Fort Lee Office

201-461-7595

Irvington Office

973-399-0909

Lyndhurst Location

201-438-8668

Myopia Control

Myopia control or myopia management are treatments used for slowing down childhood myopia progression. The younger a child becomes myopic, the faster they tend to progress, leading to higher levels of myopia. Parents should start a myopia management method as soon as possible. It involves prescribing special types of  contact lenses or atropine drops to slow down worsening of vision.

Ortho-k

What is Ortho-k? Orthokeratology, also commonly known as corneal refractive therapy, vision shaping treatment. Ortho-k is the gentle reshaping of the cornea to correct Myopia (nearsightedness).

Orthokeratology is known by numerous names and the technique has changed significantly over the years.  Ortho-k have been practiced for about 40 years.  The technique involves using a rigid gas permeable lens to flatten or reshape the cornea causing the patient to become less nearsighted.  The process is accomplished while you sleep using a computer designed reverse geometry contact lens.  The lenses are inserted at bedtime and removed in the morning.  The lenses safely and gently reshape the cornea changing the eye's focus.  Most patients will have good vision throughout the day. 

Many recent studies have shown that orthokeratology lenses can prevent the progression of myopia in children. It is important to prevent the progression of nearsightedness in our children The incidence of myopia, in the United States, increased by 66% in the last 30 years. Currently, a multi-center FDA sponsored study is in it's fourth of five years and thus far the preliminary results are confirming that OrthoK  does in fact prevent the progression of nearsightedness.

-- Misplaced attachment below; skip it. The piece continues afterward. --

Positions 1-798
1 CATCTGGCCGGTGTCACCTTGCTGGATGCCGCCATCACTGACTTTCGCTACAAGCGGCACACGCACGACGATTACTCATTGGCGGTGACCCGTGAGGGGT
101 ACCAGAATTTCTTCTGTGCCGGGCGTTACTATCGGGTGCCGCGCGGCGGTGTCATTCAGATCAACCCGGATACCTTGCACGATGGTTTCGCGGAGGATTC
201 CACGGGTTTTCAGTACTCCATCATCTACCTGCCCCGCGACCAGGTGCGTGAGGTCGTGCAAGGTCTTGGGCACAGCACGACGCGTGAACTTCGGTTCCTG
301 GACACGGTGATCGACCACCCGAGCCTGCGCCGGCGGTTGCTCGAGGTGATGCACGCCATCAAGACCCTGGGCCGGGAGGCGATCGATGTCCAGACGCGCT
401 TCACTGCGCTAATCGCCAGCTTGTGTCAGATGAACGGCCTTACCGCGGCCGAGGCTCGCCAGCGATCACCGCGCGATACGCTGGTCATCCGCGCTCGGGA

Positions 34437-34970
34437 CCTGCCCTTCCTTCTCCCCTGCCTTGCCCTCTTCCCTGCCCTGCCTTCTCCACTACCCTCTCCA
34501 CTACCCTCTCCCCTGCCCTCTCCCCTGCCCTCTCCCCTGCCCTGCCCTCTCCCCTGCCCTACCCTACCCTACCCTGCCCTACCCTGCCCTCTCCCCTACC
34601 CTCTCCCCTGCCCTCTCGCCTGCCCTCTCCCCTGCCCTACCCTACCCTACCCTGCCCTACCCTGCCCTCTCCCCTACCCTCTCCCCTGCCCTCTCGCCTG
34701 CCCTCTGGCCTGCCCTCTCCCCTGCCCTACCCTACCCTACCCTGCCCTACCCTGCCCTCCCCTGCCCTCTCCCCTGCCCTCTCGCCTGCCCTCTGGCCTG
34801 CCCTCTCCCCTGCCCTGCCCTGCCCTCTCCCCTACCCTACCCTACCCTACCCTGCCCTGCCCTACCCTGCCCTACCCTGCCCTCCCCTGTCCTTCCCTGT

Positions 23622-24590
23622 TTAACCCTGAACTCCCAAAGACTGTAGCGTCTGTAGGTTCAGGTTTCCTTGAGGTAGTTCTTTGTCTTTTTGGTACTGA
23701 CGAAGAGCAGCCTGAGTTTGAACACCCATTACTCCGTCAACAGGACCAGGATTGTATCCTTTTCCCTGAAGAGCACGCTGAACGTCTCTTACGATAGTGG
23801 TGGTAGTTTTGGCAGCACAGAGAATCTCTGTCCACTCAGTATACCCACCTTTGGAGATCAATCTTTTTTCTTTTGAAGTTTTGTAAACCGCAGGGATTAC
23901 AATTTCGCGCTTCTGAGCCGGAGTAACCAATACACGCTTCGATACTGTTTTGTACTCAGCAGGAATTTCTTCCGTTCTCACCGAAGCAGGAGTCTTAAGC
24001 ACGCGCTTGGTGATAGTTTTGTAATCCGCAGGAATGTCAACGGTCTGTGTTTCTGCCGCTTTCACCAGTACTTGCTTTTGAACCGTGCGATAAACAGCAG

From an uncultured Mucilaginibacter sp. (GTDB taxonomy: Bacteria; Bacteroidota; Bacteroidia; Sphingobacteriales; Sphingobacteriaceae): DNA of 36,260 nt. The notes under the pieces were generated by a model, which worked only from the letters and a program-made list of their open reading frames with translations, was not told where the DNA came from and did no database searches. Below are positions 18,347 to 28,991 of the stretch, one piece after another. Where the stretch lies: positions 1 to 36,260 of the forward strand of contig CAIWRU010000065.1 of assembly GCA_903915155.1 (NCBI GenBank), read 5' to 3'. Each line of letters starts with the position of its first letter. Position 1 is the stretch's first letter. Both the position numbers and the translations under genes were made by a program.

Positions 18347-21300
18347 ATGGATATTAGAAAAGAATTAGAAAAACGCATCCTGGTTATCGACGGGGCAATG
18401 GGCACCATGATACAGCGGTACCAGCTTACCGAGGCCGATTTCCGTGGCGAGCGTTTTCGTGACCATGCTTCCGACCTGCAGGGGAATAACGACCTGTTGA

Orthok is accomplished by using a specially designed contact lens called a reverse geometry lens that flattens the cornea by pushing the central epithelial layers that reside directly over the pupil towards the periphery. This movement of corneal cells causes the center of the cornea to be thinner thus moving the focus of light closer to the retina. By refocusing the light on the retina, the vision is improved.

MiSight

Another great option for myopia control are MiSight contact lenses. These contacts are daily disposable soft contact lenses designed to slow myopia progression in children.

When inserted into the eye, the central part of the MiSight contact lens corrects the refractive error, much like a traditional corrective lens. But the peripheral part of the lens has uniquely designed concentric rings that direct light to focus on the retina. This has been shown to significantly reduce the stimuli causing the eye to grow longer.

The safety and effectiveness of MiSight were studied in a 3-year clinical trial of 135 children aged 8 to 12 who were prescribed either MiSight or traditional soft contact lenses. Over the 3-year period, myopia progressed at a much slower rate — by 59% to be exact — in the children who wore MiSight contact lenses compared to the children who wore conventional soft contacts. These results indicate that MiSight could be an excellent option for slowing myopia progression in your child.

Ortho-k or Misight consultation

Patients interested in Ortho-K or Misight start with an eye exam.  After a comprehensive eye exam, we will start either an Ortho-K consultation or Misight consultation and further discuss treatment options.

Dr. Domingues has been practicing myopia control since she opened her practice in 2011. She has done hundreds of successful fits in Ortho K and is now certified in Misight lenses as well. Call our office and schedule an appointment to further discuss options for your child.